image copyright Fred First

This picture featuring frosty pasture grasses against the barn is from a couple of weeks ago when we had a run of cold mornings–unlike the balmy ones we’ve had the past few. We could comfortably have worn shorts while working outside yesterday. We threw a few sticks of wood in the woodstove before noon on Friday, and didn’t crank it up again til this morning (and for my money, we don’t need it now, but…)

If pictures of ice on the creek was my hope for winter photography, I think I am going to be disappointed. The jonquils are coming up, so maybe I can look forward to wildflower photography in February this year?

January thaw? There’s nothing to un-freeze. Found a tick on the dog yesterday–cold blooded creatures quite active in mid-winter bodes ill for spring and summer vermin.

And yet, I’ll have to say that freedom from icy travel has made our coming and going far more casual than it usually is this time of year. Still, I’d kinda like to have winter this trip around the sun.

But it’s not your father’s planet, Bucko, and those old expectations may just be a thing of the past. Could be, the frost and wood heat in January will be the exception, balmy shirt-sleeve weather and a sheet for cover at night the rule.

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Fred First holds masters degrees in Vertebrate Zoology and physical therapy, and has been a biology teacher and physical therapist by profession. He moved to southwest Virginia in 1975 and to Floyd County in 1997. He maintains a daily photo-blog, broadcasts essays on the Roanoke NPR station, and contributes regular columns for the Floyd Press and Roanoke's Star Sentinel. His two non-fiction books, Slow Road Home and his recent What We Hold in Our Hands, celebrate the riches that we possess in our families and communities, our natural bounty, social capital and Appalachian cultures old and new. He has served on the Jacksonville Center Board of Directors and is newly active in the Sustain Floyd organization. He lives in northeastern Floyd County on the headwaters of the Roanoke River.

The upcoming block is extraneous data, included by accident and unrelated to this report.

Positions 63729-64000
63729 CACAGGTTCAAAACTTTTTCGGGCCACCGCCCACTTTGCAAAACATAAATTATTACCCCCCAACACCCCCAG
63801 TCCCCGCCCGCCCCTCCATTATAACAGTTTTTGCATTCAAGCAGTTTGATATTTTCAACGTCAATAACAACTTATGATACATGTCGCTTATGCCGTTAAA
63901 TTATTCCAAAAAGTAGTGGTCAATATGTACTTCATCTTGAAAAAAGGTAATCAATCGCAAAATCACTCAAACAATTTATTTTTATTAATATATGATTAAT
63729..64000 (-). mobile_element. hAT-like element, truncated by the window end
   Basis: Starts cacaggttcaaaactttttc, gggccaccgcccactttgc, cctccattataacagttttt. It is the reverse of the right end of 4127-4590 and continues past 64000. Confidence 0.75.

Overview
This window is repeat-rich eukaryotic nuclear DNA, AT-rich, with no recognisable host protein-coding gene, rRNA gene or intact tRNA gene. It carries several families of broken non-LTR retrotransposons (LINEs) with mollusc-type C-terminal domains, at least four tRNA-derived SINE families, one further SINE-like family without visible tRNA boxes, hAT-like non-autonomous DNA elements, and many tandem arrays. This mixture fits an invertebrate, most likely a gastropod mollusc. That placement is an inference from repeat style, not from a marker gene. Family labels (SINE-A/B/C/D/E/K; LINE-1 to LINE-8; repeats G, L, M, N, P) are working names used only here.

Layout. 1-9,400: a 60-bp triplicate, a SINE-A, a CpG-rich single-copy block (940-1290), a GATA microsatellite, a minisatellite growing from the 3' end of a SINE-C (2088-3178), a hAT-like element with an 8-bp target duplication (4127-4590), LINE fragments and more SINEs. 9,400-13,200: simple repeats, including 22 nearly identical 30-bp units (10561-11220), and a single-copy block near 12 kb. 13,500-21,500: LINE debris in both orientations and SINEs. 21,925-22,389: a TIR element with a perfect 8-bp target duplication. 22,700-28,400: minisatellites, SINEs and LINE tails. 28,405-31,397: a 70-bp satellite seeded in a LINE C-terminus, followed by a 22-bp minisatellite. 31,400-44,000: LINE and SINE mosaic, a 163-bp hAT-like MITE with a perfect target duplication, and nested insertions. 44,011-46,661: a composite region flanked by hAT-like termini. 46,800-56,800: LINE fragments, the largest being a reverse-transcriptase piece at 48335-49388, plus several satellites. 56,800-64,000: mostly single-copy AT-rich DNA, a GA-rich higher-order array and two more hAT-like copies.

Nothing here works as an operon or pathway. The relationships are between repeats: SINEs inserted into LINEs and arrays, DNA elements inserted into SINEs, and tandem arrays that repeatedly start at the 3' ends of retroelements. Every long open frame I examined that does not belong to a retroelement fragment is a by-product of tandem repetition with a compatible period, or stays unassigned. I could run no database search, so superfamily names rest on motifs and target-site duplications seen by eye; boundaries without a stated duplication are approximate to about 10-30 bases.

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  1. I heard a snippet on TV yesterday of a guy saying that 2007 will most likely be the warmest year on record that this planet has ever seen. I’m not saying I mind it; 72* is great no matter when it occurs, but I do wonder what is happening to our weather and what we can do to stop the pendulum.

  2. Sap running on 12th night in the Berkshire and Litchfield Hills. I will not tap our old maple this year. Give it every chance I can.

  3. outrageous weather. while hunting in floyd over Christmas, my hands would freeze in the morning, while I would watch the sun come up and provide a 55+ degree day. i want winter back.